Monday, September 28, 2015

Cote d'Ivoire opposition wants new electoral commission; some still question president's nationality

Supporters of President Alassane Ouattara when he arrived in Daloa, Ivory Coast, September 27, 2015.AFP PHOTO / ISSOUF SANOGO
Reuters reports that some of Cote d'Ivoire's opposition is still complaining that the Elecotral Commission is biased in favor of the government (President Ouattara is running for his first re-election). Estimates of attendance at an opposition rally today range from 300-700, including 5 of the 10 presidential candidates.

The same article mentions that protestors question Ouattara's nationality. Unlike America birthers, these protestors don't necessarily question whether Ouattara was born in Cote d'Ivoire - his Ivoirité is questioned based on the birthplace of his parents. In 1994, an Electoral Code was adopted that required not only the presidential candidate to be born in Cote d'Ivoire, but also BOTH of his or her PARENTS. I'm not sure if it's known where Ouattara was born - he himself was reportedly born in 1942 near what is today the political capital, Yamoussoukro, almost 20 years before Cote d'Ivoire's independence. It is rumored that at least one of his parents was born in modern-day Burkina Faso. Most people believe this new rule was adopted to prevent Ouattara from running.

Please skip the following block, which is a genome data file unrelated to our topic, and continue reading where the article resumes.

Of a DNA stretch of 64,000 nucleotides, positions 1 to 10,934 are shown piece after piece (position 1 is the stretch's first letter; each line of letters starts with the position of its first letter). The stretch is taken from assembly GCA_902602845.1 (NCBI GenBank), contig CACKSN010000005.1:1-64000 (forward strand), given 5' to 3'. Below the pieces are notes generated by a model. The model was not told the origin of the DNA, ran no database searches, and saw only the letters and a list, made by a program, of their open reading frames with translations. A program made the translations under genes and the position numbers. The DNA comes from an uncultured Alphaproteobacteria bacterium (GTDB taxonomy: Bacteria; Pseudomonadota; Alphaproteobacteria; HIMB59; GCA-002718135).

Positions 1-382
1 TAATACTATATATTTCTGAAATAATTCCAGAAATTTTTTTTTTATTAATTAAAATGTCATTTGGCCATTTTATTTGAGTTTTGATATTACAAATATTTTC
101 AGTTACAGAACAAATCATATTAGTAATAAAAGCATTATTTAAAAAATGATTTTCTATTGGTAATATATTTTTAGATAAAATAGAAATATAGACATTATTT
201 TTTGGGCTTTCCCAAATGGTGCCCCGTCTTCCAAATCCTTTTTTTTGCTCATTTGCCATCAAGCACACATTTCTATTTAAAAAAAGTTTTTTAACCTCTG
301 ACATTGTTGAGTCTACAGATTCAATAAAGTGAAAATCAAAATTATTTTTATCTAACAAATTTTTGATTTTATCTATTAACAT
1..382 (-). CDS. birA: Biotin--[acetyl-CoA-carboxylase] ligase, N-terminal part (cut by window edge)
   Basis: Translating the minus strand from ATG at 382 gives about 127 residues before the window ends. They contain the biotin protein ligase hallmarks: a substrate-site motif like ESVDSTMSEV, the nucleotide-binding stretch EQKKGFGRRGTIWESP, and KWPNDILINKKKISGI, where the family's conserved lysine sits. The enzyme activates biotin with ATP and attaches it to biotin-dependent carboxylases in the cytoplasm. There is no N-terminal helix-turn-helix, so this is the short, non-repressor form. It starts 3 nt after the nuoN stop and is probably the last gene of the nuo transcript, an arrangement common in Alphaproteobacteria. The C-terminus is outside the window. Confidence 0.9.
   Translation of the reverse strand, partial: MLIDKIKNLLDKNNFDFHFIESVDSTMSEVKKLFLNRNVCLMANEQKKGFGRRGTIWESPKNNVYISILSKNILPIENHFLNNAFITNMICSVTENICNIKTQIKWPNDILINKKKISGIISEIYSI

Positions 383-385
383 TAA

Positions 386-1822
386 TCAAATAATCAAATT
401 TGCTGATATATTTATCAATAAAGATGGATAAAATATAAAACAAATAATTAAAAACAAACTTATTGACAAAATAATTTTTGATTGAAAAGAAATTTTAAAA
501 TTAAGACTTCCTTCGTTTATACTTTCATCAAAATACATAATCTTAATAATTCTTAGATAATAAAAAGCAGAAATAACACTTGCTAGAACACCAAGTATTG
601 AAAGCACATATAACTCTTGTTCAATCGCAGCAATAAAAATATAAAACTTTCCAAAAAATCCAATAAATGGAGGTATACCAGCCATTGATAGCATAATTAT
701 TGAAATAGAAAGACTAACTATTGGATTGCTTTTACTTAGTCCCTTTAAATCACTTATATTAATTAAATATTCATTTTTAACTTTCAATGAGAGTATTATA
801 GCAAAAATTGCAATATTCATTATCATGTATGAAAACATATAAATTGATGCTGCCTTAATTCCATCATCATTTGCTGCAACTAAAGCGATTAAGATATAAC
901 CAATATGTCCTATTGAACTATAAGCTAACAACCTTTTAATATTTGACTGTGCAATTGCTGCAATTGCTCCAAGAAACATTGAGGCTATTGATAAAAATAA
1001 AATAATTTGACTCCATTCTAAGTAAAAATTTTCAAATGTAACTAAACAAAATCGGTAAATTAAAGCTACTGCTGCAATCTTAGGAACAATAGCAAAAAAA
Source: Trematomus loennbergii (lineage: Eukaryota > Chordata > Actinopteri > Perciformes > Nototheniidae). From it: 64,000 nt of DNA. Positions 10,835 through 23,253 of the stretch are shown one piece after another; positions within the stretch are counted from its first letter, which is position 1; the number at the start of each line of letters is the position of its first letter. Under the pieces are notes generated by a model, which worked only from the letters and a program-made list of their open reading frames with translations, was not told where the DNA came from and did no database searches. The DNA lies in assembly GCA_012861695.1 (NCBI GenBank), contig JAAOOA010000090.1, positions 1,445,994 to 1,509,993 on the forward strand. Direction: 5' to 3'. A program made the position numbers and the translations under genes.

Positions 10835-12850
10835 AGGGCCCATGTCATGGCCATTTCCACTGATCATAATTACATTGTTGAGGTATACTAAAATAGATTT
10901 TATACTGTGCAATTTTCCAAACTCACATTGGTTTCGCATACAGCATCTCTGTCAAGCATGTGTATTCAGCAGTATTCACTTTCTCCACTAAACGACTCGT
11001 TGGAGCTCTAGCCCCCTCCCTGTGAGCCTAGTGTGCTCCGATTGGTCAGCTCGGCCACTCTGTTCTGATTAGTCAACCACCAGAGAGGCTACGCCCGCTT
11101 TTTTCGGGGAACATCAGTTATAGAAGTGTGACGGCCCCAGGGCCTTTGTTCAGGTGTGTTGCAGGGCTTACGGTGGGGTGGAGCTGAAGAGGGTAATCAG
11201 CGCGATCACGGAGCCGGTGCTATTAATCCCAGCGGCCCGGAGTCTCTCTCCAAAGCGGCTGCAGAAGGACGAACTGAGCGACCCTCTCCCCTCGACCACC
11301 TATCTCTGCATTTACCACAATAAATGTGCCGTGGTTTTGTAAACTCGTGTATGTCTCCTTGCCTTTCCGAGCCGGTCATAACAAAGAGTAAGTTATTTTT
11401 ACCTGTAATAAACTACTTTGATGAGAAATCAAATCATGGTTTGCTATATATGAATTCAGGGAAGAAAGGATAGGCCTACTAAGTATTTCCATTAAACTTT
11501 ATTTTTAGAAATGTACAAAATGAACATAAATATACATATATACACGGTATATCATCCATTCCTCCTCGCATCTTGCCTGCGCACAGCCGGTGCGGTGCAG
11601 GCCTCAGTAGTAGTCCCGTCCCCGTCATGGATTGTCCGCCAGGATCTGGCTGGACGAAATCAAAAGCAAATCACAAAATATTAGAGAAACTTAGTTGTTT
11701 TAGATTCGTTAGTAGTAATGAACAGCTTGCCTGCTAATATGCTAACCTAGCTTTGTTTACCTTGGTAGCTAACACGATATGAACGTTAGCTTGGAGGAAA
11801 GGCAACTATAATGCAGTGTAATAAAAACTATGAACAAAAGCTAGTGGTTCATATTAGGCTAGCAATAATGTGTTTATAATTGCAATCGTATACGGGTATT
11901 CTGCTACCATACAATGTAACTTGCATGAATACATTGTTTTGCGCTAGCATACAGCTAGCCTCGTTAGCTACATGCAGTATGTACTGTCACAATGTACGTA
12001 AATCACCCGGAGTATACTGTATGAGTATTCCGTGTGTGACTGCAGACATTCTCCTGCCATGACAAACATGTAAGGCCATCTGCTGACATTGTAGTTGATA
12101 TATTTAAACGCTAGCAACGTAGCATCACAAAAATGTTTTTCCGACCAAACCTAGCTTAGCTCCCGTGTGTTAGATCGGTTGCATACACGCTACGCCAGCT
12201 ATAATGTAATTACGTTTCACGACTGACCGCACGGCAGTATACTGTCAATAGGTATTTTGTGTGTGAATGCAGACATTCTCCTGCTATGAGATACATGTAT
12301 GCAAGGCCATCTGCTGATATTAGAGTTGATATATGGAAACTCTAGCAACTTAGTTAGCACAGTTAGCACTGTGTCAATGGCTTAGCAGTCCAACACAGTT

In 2000, this exclusionary rule was enshrined in a new constitution. In December 2004, the National Assembly abolished the need to have Ivorian parents to be president (according to the Political Handbook of the World, p. 347, the new law required just one parent to be Ivorian). I suppose a case could be made that if the constitution wasn't amended, then a law passed by the National Assembly is not enough to change the criteria to serve as president. But of course I'm not a constitutional scholar.

In any case, although it sounds crazy to say that a president who is finishing his first term and is running for a second was never legally qualified to run for president in the first place, there does seem to be an arguable foundation for that argument.

Nonetheless, Ouattara probably doesn't need a biased electoral commission to win re-election. GDP has been growing at 9% annually for the past three years and Ouattara is heavily favored to win re-election.



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